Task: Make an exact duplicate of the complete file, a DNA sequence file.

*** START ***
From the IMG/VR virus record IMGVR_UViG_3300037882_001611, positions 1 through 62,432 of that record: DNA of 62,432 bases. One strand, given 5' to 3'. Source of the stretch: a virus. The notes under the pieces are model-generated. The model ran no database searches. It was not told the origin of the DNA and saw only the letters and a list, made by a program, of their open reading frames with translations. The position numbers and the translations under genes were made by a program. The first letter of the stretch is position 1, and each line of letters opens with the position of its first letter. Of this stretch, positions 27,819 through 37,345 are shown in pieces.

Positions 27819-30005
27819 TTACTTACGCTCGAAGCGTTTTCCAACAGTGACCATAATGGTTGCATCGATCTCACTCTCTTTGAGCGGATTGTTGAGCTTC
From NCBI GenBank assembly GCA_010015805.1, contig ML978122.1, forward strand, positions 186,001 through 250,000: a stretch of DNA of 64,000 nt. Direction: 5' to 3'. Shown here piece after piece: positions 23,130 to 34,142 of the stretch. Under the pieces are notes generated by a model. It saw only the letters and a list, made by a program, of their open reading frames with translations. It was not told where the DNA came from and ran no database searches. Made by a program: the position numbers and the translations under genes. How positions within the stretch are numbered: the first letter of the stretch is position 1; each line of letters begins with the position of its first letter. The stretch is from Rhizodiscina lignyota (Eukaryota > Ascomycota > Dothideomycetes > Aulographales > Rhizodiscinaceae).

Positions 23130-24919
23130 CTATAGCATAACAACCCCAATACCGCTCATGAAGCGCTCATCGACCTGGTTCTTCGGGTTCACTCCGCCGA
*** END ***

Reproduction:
From the IMG/VR virus record IMGVR_UViG_3300037882_001611, positions 1 through 62,432 of that record: DNA of 62,432 bases. One strand, given 5' to 3'. Source of the stretch: a virus. The notes under the pieces are model-generated. The model ran no database searches. It was not told the origin of the DNA and saw only the letters and a list, made by a program, of their open reading frames with translations. The position numbers and the translations under genes were made by a program. The first letter of the stretch is position 1, and each line of letters opens with the position of its first letter. Of this stretch, positions 27,819 through 37,345 are shown in pieces.

Positions 27819-30005
27819 TTACTTACGCTCGAAGCGTTTTCCAACAGTGACCATAATGGTTGCATCGATCTCACTCTCTTTGAGCGGATTGTTGAGCTTC
From NCBI GenBank assembly GCA_010015805.1, contig ML978122.1, forward strand, positions 186,001 through 250,000: a stretch of DNA of 64,000 nt. Direction: 5' to 3'. Shown here piece after piece: positions 23,130 to 34,142 of the stretch. Under the pieces are notes generated by a model. It saw only the letters and a list, made by a program, of their open reading frames with translations. It was not told where the DNA came from and ran no database searches. Made by a program: the position numbers and the translations under genes. How positions within the stretch are numbered: the first letter of the stretch is position 1; each line of letters begins with the position of its first letter. The stretch is from Rhizodiscina lignyota (Eukaryota > Ascomycota > Dothideomycetes > Aulographales > Rhizodiscinaceae).

Positions 23130-24919
23130 CTATAGCATAACAACCCCAATACCGCTCATGAAGCGCTCATCGACCTGGTTCTTCGGGTTCACTCCGCCGA